Your heart skips a beat. You're overwhelmed with worry as you look at the ground, where your phone has fallen face down.

This scenario happens all the time, but a UCF alumnus hopes his new invention will solve this problem.

Knuckies "is a universal phone stand that can stick non-permanently to any phone or case, with a twist," its inventor, Michael Diaz, said in an email.

The twist is that Knuckies has a grip that is attached to a bearing, making it possible for users to spin their phones. The phone can be easily clipped to a grocery cart, a bouncy runner's hand, or simply be propped up on a flat surface.

"[It] pulls people to put their phones down and interact with their phones in a physical dimension. [It's] not only solving the problem of dropping the phone, but actually getting on the phone less. When you're spinning the phone, you're not on it," Diaz said.

His high school friend, Mark Baker, said he saw Knuckies and was excited to get the product himself, which runs for $24.99 on

"It's functional and also fun. There's no other product like it. There are other phone stands, but none of them involve skateboard bearings or a handle," Baker said.

Working as a substitute teacher in Broward County, Diaz saw students tossing, spinning and dropping their phones, and the idea for Knuckies was born.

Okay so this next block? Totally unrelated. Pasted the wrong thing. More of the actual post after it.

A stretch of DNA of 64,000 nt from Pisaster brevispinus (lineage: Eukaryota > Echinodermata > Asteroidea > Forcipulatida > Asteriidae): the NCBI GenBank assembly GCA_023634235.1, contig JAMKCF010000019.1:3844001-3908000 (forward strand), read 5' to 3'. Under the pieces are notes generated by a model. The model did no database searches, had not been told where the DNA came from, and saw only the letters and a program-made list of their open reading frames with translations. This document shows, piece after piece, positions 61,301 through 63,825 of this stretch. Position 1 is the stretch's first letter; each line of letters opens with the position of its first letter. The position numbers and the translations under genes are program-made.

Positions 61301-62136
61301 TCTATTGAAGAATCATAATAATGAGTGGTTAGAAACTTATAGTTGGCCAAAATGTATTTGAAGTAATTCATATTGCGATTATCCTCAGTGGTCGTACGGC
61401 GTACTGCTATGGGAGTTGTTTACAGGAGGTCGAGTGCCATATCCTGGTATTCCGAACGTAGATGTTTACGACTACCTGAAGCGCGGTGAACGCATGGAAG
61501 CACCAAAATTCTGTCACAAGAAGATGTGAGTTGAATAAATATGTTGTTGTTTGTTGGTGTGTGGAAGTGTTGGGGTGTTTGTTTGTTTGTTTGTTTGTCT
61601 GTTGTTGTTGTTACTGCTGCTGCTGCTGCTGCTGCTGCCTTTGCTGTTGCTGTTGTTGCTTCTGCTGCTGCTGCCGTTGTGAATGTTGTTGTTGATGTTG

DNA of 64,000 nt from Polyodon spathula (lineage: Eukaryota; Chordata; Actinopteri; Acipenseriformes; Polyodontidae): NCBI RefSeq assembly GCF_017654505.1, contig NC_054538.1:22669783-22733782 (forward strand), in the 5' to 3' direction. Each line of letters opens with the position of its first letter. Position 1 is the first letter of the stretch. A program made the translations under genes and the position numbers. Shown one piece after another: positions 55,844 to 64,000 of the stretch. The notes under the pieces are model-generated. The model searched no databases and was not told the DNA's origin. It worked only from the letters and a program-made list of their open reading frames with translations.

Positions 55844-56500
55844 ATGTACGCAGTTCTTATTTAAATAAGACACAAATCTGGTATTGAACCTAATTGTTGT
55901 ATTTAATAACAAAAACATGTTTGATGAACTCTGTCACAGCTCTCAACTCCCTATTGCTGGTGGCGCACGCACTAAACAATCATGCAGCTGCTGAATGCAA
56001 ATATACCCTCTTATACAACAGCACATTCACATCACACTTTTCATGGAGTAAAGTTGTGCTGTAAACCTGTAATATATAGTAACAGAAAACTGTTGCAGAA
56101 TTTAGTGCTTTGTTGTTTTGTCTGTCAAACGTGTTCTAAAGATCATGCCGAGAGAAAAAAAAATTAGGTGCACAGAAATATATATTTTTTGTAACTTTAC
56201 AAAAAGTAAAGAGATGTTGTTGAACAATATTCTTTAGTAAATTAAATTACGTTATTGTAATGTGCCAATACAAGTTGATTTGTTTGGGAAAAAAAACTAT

"There are still things to be made on this planet. The more you train yourself to identify problems, the more you develop habits that help you generate ideas," Diaz said.

Knuckies, a cute way of saying knuckles, was launched on Sept. 2, and Diaz says his teachers at UCF helped inspire him.

"I feel so blessed to have gone to a college like UCF. I don't think I would have gone through half the projects, or have the inventions I have, if I hadn't had the inspiring, well-rounded, accomplished and supportive teachers that I had," Diaz said.

One such teacher, whom Diaz still keeps in contact with, is Robert Porter.

"[Diaz] was one of those standout students largely because of his creativity and his high energy. He was like a sponge; he wanted to learn everything and he was not afraid to experiment and try out new knowledge," said Porter, who taught Diaz's Applied Strategic Management class.

Diaz consulted Porter throughout the process of creating, patenting, branding and launching Knuckies. Porter added that anyone can get advice from the College of Business.

"I encourage students from other colleges to realize that the College of Business is a great place to go if you have ideas and you want to kick them around and see what happens," Porter said. "You don't have to be attending classes there, we welcome everybody to come share their ideas."

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